NY Mirror

It's Oscar-movie time, when disabilities are trotted out and sugarcoated, so you're not terribly upset as various performers cutely spazz up a storm in order to go for the gold. Coming up, we have Sean Penn as a lovable, mentally retarded Starbucks employee (and no, that's not the only kind they have); Russell Crowe as a paranoid-schizophrenic Nobel Prize winner; Dame Judi Dench as a famous novelist with Alzheimer's; and Jim Carrey as a suspected Commie who'll spend three hours of your life trying to get his memory back. Cheer on their impairments! Admire their brilliance! Wish you could go unconscious!

And be thrilled that they're not (badly) remaking the good old Oscar winners about the mentally challenged—like Charly, whose glamorous costar Claire Bloom just told me at her Academy salute, "There's so little brains around that they probably will remake it. They're remaking everything!" (I didn't remind her that there already was a rotten Broadway musical based on the property.)

Meanwhile, Oscar winner Hilary Swank jump-starts the French Revolution through jewelry in the lush The Affair of the Necklace, and though the reviews have been lousy, at least it's not a disability flick called The Affair of the Neckbrace. The ceaselessly charming Ivana Trump cohosted the premiere and told me, "I have a special feel for the movie because it was shot in Prague and I'm Czech. In fact, I acted in three movies as a child for the Barandov Studio. But I didn't have the patience to sit in trailers day after day—and you need to have talent!" Still, she must have been a cute little bouncing Czech.

"You need to have talent!": Hilary Swank at the premiere of The Affair of the Necklace.
photo: Sylvia Plachy
"You need to have talent!": Hilary Swank at the premiere of The Affair of the Necklace.

When the epic ended, Ivana cooed, "It was beautiful. I'm not that crazy about a necklace, but I love to dress up!" (By the way, she was wearing a necklace the size of Staten Island, and spies say she banged on the doors of a closed bank to get it out of the vault for this event!) In another corner, Swank gushed to me, "The costumes were beautiful. Milena Canonero is a complete . . . " "Bitch?" I said, smirking, and director Charles Shyer, thinking I was being serious, said, "Well, she's a perfectionist and that can be interpreted as . . . " (I love trapping these people into uncorking truthlets.)

And there was yet more sooth to be said, over drop earrings and prosciutto. At a follow-up dinner at Ecco! hosted by Ivana and writer Richard Turley, zesty pardon queen Denise Rich entertained me with tidbits like "The king of Swaziland decreed that if anyone tries to have sex with a girl under 19, they have to sell their cow." ("Who needs a stupid cow anyway?" might be a common response.) More personally, Rich revealed that she recently called the police when she saw a lot of ambiguous-looking white stuff falling outside her window. The woman actually thought terrorist planes were dropping something dangerous, but once the cops finally came over, they determined what the shit really was—pollen! So Bin Laden is now going after our allergies? That diabolical bastard!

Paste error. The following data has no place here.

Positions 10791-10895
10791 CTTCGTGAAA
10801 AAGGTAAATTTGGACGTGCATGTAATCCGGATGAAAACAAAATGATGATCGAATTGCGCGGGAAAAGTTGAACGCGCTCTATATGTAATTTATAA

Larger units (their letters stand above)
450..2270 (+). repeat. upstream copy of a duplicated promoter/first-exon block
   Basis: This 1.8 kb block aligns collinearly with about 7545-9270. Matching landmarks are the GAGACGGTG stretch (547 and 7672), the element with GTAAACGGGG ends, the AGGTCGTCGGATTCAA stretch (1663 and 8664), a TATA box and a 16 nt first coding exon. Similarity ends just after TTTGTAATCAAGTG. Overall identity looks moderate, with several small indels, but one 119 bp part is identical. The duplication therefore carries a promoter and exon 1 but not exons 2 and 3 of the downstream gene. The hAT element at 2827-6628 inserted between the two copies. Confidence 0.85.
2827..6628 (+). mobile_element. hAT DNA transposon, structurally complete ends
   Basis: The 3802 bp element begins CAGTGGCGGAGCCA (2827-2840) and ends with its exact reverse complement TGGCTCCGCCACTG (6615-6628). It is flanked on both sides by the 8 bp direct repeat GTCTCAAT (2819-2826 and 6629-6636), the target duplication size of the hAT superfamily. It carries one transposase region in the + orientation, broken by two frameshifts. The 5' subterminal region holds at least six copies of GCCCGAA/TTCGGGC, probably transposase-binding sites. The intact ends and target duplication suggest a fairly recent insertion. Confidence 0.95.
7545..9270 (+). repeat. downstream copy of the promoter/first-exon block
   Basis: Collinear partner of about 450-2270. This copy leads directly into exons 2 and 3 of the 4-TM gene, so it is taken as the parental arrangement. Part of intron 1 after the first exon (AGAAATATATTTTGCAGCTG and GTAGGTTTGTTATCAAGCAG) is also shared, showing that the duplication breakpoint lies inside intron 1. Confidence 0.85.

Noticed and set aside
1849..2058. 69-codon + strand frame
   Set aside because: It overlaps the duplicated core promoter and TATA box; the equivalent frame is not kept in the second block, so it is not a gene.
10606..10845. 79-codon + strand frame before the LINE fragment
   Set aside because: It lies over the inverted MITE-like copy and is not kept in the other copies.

Some respite for itchy sinuses and cranky minds? John Leguizamo's zippy new show—which should be retitled The Pinga Monologues—is like a really good fuck. And at Caroline's, Mario Cantone—the funniest man (and woman) in the free world—did his own hilarious sex monologue, starting by noticing a table of West Virginians and shrieking, "There are fucking children in the room! Fuck! Fuck! Fuck!" Cantone barreled on like a porn star, assaulting the likes of Michael Jackson ("a Precious Moments figurine"), September 11 ("It happened just when I was coming out of my depression"), and Anne Heche ("That fucking douche bag! She can't take care of her fucking self, and she's having a baby? 'Oh, Anne, what a lovely victim you have'!")

By the way, Mario recorded the voice of the campy flamingo for the Macy's ninth-floor puppet show about Percy the penguin—not that I paid $2.50, sat with the screaming toddlers, and watched the thing, mind you. (Well, all right, I did; it was over that long weekend, and I thought it could be a sort of Puppetry of the Penguin. Besides, it was a chance to catch more Mario, seeing as they postponed Assassins, in which he was going to play the guy who wanted to hijack a plane and crash it into the White House to kill Nixon. "I know how to pick 'em!" said the comic, vigorously kicking himself.)

That infantilizingly boring weekend also brought me to the new Toys "R" Us in Times Square—four times—where the gigantic indoor Ferris wheel is a wonderful, sick touch that FAO Schwarz will probably need to top with some falling pollen. You have to buy tickets hours in advance, but that gives you time to play with Nutcracker Barbie and think about how, if Times Square plunges economically, the ride will become a gigantic porno wheel!

Speaking of raw penetration, I hear folks have copped some great heed—that's how Heidi Klum pronounced legendary designer Edith Head's last name on the supermodel version of Millionaire—downstairs at Triple XXX, Dean Johnson's and Johnny McGovern's gay Thursday night party at the Hole. Upstairs, I asked the DJ, Lily of the Valley—who memorably played a drag queen in Wonder Boys—about his new Toyota commercial, in which he wildly makes out with a girl in the desert. "I'm versatile!" exclaimed Lily, who could probably even do disabilities.

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